Very early on in the study of this subject I maintained that the onus was on the teacher librarian (TL) to develop the role of teaching partner and to collaborate with departments on their programs (Carr, 2013a). I also maintained that there is scope for TLs to do this (Carr, 2013a). Having now worked in a teaching library for a term and a half I have come to the realisation that whilst this is true, the development of relationships and proposals for collaborative programs takes a considerable amount of time and teachers are very busy trying to fulfil their current programs. Whilst I stated that our principal supports our library there is a still a lot more scope for TL and teacher collaboration. I now consider that the onus rests very much on a mandate from the principal for academic departments to implement programs where TLs and teachers work together towards student achievement. Without such a mandate the change towards collaboration will be too slow. My earlier view was naïve and I now understand that the full and active support of the principal is critical if TLs are to properly fulfil their role as teaching partners (Oberg, 2006).
With regard to advocating for more collaborative TL and teacher led programs my views regarding evidenced-based practice (EBP) have not changed (Carr, 2013b). In fact, in view of my opinion that principals should mandate collaborative teaching of TLs and teachers, I now view this practice as having even greater import. Whilst EBP is important for advocating for the difference a TL can make to student outcomes it is important to consider that students’ parents also need to be made aware of the value TLs can add to student achievement. Generally speaking the TL’s profile amongst parents is low, TLs are not present at parent teacher interviews and many parents probably have a view of the TLs role that is out-dated. It is important that school libraries showcase their work through newsletters and events scheduled at the library to raise the profile of TLs. TLs might even consider completing an action based research project that involves input from parents and which simultaneously demonstrates the effect TLs have on student learning and achievement.
After completion of the second essay for the TL Masters course, critically evaluating two information literacy models, I have come to a greater understanding of the scope and complexity of skills and attributes required by TLs to successfully implement inquiry based learning. I touched on this role in my online journal for implementation of Guided Inquiry projects earlier in the course (Carr, 2012c). Whilst many of these skills and attributes are part of a professional teacher’s role, I am struck by the extent to which TLs have to be flexible and adapt to student needs. The nature of inquiry based projects necessitates that TLs have a number of strategies that they may need to call upon to help each individual learner on his or her unique learning journey. Thus the need for TLs to be true professionals who update their professional development portfolios is vital if TLs are to use up-to-date researched strategies for personalised learning, life-long learning and use of technology. Highly qualified TLs serve to raise the profile of the profession and help to raise the role of TLs as mentors and collaborators for staff.
I have also revised my earlier assertion on the Charles Sturt University (CSU) online forum (Carr, 2013d) that an information literacy (IL) policy should ‘perhaps’ be considered as a policy document of my school. After careful consideration of what IL entails as outlined in my online journal (Carr, 2013e), I now consider that information literacy is core to the business of education and a policy document would serve to acknowledge its importance.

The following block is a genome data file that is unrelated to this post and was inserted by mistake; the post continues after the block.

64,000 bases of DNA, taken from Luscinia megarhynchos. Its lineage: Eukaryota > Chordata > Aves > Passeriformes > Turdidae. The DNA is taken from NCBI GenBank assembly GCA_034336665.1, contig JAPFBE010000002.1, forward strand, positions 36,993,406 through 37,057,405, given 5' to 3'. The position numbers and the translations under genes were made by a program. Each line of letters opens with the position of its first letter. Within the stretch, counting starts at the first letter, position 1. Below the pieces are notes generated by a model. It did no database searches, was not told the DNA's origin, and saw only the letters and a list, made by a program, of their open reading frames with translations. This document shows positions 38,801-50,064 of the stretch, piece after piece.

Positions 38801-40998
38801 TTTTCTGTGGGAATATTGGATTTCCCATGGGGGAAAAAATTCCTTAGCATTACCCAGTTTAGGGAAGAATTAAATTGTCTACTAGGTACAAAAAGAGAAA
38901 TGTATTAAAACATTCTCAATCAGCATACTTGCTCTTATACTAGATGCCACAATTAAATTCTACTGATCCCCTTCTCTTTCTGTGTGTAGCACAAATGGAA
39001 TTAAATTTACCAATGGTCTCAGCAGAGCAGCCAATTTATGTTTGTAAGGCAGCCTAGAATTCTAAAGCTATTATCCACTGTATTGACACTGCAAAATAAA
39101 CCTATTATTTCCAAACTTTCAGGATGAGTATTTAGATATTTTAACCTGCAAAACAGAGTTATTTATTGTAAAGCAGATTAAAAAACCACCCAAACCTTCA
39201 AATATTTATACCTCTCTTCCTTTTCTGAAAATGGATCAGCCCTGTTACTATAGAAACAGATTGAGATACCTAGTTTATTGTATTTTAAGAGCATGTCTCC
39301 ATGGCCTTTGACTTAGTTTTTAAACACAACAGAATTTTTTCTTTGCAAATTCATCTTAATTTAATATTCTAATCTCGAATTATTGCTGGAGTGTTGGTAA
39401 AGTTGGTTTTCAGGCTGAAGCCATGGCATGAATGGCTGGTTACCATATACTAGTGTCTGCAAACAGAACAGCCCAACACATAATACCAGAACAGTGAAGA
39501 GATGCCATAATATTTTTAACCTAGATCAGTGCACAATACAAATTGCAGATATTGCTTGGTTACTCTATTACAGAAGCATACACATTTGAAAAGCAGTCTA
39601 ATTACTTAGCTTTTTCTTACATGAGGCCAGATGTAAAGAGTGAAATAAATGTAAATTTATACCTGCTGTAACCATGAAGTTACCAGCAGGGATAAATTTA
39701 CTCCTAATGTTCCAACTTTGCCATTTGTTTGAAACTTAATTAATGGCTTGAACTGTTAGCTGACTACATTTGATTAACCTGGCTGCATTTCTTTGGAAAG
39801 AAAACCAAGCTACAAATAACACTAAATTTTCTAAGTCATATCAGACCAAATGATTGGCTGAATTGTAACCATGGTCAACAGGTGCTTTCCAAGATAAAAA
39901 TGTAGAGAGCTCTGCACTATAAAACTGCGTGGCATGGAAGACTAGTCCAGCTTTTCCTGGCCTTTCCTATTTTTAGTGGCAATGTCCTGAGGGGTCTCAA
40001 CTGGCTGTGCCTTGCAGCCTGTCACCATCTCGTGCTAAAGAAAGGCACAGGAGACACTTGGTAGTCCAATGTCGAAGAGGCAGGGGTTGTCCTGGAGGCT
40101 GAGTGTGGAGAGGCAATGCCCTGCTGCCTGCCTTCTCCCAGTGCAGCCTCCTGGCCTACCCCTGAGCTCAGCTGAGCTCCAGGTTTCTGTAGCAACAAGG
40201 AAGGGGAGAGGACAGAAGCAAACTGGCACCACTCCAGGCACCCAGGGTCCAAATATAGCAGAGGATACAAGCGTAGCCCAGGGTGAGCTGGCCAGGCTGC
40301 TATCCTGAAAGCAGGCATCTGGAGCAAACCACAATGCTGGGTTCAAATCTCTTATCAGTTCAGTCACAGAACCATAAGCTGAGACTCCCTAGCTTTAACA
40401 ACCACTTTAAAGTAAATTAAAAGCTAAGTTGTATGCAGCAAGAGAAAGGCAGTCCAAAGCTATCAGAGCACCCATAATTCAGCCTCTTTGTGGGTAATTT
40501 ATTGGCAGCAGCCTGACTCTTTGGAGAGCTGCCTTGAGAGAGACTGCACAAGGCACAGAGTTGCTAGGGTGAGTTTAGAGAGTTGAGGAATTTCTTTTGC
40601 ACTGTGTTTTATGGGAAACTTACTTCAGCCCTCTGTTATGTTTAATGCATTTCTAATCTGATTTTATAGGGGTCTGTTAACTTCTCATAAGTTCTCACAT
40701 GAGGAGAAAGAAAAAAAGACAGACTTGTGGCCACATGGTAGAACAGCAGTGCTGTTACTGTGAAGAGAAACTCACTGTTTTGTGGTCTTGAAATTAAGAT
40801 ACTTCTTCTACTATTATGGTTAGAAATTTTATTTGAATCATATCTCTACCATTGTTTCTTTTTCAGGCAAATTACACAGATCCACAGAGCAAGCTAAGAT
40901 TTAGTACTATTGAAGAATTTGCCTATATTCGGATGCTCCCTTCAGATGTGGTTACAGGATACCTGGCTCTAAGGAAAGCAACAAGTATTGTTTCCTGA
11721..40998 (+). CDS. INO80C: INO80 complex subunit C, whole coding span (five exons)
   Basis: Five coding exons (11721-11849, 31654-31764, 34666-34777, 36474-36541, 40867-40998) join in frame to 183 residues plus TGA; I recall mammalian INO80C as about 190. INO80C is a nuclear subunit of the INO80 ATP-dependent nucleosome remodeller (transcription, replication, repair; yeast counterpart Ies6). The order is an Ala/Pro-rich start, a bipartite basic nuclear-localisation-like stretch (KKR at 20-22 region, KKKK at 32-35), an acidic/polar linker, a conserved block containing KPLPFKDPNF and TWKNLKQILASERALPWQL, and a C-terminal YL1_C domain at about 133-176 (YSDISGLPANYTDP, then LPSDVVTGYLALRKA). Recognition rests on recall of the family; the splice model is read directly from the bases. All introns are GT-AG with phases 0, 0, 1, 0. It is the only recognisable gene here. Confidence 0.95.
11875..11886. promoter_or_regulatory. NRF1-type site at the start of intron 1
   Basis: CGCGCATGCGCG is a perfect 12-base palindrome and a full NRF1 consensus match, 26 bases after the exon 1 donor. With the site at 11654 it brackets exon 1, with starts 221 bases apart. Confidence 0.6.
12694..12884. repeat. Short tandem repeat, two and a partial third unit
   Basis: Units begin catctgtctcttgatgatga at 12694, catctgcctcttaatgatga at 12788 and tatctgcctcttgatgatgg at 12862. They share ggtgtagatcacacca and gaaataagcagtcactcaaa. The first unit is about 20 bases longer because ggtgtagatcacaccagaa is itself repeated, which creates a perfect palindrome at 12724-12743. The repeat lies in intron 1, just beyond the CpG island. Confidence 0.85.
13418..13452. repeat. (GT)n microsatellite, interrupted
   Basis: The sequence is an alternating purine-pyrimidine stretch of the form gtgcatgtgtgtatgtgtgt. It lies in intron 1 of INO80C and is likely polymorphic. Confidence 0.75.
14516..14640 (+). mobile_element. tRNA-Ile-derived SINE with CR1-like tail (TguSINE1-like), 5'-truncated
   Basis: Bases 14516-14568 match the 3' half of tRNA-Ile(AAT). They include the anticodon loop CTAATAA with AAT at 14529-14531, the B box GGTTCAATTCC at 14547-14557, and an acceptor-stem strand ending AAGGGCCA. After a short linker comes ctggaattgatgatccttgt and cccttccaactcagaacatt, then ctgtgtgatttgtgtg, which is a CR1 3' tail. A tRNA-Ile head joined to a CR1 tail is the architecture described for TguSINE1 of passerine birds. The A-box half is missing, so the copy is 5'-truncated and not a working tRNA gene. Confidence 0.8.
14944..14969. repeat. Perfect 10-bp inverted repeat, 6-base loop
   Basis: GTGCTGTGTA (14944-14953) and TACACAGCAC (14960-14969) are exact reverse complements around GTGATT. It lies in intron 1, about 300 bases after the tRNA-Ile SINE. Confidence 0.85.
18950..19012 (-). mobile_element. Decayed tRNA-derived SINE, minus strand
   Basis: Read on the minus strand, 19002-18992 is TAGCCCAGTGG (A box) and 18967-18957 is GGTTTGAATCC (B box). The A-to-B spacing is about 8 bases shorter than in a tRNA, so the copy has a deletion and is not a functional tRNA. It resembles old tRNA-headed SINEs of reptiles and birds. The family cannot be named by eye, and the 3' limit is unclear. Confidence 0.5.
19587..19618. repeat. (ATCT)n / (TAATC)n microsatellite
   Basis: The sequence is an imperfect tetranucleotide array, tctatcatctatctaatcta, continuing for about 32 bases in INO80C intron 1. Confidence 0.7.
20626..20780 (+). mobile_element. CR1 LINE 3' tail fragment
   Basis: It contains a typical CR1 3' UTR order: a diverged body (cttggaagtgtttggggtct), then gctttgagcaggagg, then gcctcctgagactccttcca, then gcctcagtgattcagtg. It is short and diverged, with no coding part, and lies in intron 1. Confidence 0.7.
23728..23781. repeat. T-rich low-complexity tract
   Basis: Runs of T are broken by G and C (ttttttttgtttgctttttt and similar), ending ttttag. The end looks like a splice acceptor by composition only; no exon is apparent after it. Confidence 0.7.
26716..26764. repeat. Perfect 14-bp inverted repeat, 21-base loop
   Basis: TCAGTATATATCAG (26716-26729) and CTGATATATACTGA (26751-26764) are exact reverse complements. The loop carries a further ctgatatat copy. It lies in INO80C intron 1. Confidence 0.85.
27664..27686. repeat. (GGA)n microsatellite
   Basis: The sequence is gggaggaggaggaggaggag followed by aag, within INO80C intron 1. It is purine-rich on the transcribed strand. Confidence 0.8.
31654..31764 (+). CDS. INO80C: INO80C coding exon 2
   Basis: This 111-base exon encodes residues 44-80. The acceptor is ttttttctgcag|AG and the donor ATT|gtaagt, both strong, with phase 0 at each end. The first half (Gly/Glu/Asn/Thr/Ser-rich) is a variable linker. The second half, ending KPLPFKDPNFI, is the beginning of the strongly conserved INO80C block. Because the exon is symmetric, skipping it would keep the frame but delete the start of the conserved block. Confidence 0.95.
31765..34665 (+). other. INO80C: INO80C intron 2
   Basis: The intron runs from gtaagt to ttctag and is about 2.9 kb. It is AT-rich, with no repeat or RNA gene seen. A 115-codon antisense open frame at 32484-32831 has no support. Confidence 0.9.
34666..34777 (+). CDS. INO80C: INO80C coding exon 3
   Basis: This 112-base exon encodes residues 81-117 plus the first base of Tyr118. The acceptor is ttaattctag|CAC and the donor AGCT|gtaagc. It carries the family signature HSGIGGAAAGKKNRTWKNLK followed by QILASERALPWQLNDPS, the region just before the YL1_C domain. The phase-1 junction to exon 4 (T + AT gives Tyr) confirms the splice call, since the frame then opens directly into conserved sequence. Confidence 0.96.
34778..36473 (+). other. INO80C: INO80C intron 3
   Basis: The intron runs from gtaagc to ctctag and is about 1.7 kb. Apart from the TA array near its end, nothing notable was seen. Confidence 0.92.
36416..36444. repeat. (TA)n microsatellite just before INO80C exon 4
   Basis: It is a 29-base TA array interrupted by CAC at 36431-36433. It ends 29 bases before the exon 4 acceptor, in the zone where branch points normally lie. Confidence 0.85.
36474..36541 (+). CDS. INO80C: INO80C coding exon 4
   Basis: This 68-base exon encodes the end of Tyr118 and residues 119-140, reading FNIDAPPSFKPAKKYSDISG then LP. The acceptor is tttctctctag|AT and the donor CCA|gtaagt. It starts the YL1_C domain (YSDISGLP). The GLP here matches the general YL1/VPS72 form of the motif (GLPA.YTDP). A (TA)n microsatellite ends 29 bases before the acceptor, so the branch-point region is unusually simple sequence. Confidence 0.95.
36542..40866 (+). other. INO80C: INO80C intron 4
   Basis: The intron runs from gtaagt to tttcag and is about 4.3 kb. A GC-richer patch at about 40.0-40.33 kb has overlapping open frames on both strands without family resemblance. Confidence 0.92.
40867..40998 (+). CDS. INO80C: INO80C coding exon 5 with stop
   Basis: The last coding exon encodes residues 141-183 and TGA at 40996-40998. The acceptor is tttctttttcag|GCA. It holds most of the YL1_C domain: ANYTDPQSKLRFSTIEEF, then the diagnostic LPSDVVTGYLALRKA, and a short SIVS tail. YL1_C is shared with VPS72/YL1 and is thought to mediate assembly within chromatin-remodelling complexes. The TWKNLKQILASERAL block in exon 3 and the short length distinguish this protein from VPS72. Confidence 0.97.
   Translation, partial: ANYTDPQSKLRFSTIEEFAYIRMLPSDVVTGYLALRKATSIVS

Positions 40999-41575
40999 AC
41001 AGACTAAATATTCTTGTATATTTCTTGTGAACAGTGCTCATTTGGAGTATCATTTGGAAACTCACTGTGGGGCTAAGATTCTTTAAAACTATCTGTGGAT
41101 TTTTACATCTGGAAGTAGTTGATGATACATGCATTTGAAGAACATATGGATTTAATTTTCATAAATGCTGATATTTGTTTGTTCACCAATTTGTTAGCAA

I acknowledge that TLs face many challenges, not least of which is the need to advocate for their position within a school. I hope that in time, as the importance of inquiry based projects as integral for 21st century learning is realised, and as TL’s provide more evidence of their positive effect on student achievement, the profile of TL’s will be raised in the education community. As mentioned on the CSU online forum, TL’s are challenged by the amount of time needed to properly implement guided inquiry approaches to learning (Carr, 2012f), but it is possible that principals may employ more TL’s to work on these projects once the worth of TL’s is realised.
Carr, M. (2013a). The role of the teacher librarian. In Learning Landscape, Reflections of a Teacher Librarian. Retrieved from https://myvcarr.wordpress.com/
Carr, M. (2013b). The role of the TL and evidence-based practice. In Learning Landscape, Reflections of a Teacher Librarian. Retrieved from https://myvcarr.wordpress.com/
Carr, M. (2013c).Implementing a Guided Inquiry approach-the role of the teacher librarian. In Learning Landscape, Reflections of a Teacher Librarian. Retrieved from https://myvcarr.wordpress.com/
Carr, M. (2013d). Has the school in which you worked developed an information literacy policy? Should this be an essential policy for a 21st century school? [online forum comment]. Retrieved from http://interact.csu.edu.au/portal/site/ETL401_201330_W_D/page/6db26a1a-5e70-42c2-0024-aed54dd1461f
Carr, M. (2013e).Information Literacy – theory and practice for 21st Century learning. In Learning Landscape, Reflections of a Teacher Librarian. Retrieved from https://myvcarr.wordpress.com/
Carr, M. (2013f). What advantages, challenges and/or disadvantages do you see for a TL wishing to implement a GI approach? [online forum comment]. Retrieved from http://interact.csu.edu.au/portal/site/ETL401_201330_W_D/page/a8049058-9750-444e-8054-0966873990f5
Oberg, D. (2006). Developing the respect and support of school administrators. Teacher Librarian Vol 33/3 (13-18).